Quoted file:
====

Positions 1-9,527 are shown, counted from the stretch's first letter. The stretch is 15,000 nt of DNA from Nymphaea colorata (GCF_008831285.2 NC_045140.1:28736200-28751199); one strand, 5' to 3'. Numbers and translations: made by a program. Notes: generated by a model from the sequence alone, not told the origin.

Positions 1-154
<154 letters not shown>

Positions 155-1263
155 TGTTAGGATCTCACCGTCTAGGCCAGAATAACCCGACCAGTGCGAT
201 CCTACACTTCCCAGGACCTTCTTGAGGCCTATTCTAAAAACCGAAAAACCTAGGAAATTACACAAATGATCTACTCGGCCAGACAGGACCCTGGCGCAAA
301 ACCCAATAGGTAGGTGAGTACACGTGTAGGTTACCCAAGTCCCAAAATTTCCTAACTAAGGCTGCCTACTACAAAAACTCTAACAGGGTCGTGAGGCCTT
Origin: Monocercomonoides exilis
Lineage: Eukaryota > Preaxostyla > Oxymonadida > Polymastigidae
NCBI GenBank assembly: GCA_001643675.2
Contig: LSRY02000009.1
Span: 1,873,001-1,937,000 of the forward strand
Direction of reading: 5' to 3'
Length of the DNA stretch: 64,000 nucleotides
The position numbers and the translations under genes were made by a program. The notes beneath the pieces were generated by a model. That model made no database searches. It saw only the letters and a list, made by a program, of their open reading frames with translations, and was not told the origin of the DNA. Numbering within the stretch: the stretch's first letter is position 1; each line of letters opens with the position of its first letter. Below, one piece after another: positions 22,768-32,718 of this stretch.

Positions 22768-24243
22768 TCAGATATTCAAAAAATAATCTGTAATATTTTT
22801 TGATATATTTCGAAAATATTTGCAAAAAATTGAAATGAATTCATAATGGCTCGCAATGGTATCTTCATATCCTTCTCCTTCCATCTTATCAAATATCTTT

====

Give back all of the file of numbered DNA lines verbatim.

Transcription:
Positions 1-9,527 are shown, counted from the stretch's first letter. The stretch is 15,000 nt of DNA from Nymphaea colorata (GCF_008831285.2 NC_045140.1:28736200-28751199); one strand, 5' to 3'. Numbers and translations: made by a program. Notes: generated by a model from the sequence alone, not told the origin.

Positions 1-154
<154 letters not shown>

Positions 155-1263
155 TGTTAGGATCTCACCGTCTAGGCCAGAATAACCCGACCAGTGCGAT
201 CCTACACTTCCCAGGACCTTCTTGAGGCCTATTCTAAAAACCGAAAAACCTAGGAAATTACACAAATGATCTACTCGGCCAGACAGGACCCTGGCGCAAA
301 ACCCAATAGGTAGGTGAGTACACGTGTAGGTTACCCAAGTCCCAAAATTTCCTAACTAAGGCTGCCTACTACAAAAACTCTAACAGGGTCGTGAGGCCTT
Origin: Monocercomonoides exilis
Lineage: Eukaryota > Preaxostyla > Oxymonadida > Polymastigidae
NCBI GenBank assembly: GCA_001643675.2
Contig: LSRY02000009.1
Span: 1,873,001-1,937,000 of the forward strand
Direction of reading: 5' to 3'
Length of the DNA stretch: 64,000 nucleotides
The position numbers and the translations under genes were made by a program. The notes beneath the pieces were generated by a model. That model made no database searches. It saw only the letters and a list, made by a program, of their open reading frames with translations, and was not told the origin of the DNA. Numbering within the stretch: the stretch's first letter is position 1; each line of letters opens with the position of its first letter. Below, one piece after another: positions 22,768-32,718 of this stretch.

Positions 22768-24243
22768 TCAGATATTCAAAAAATAATCTGTAATATTTTT
22801 TGATATATTTCGAAAATATTTGCAAAAAATTGAAATGAATTCATAATGGCTCGCAATGGTATCTTCATATCCTTCTCCTTCCATCTTATCAAATATCTTT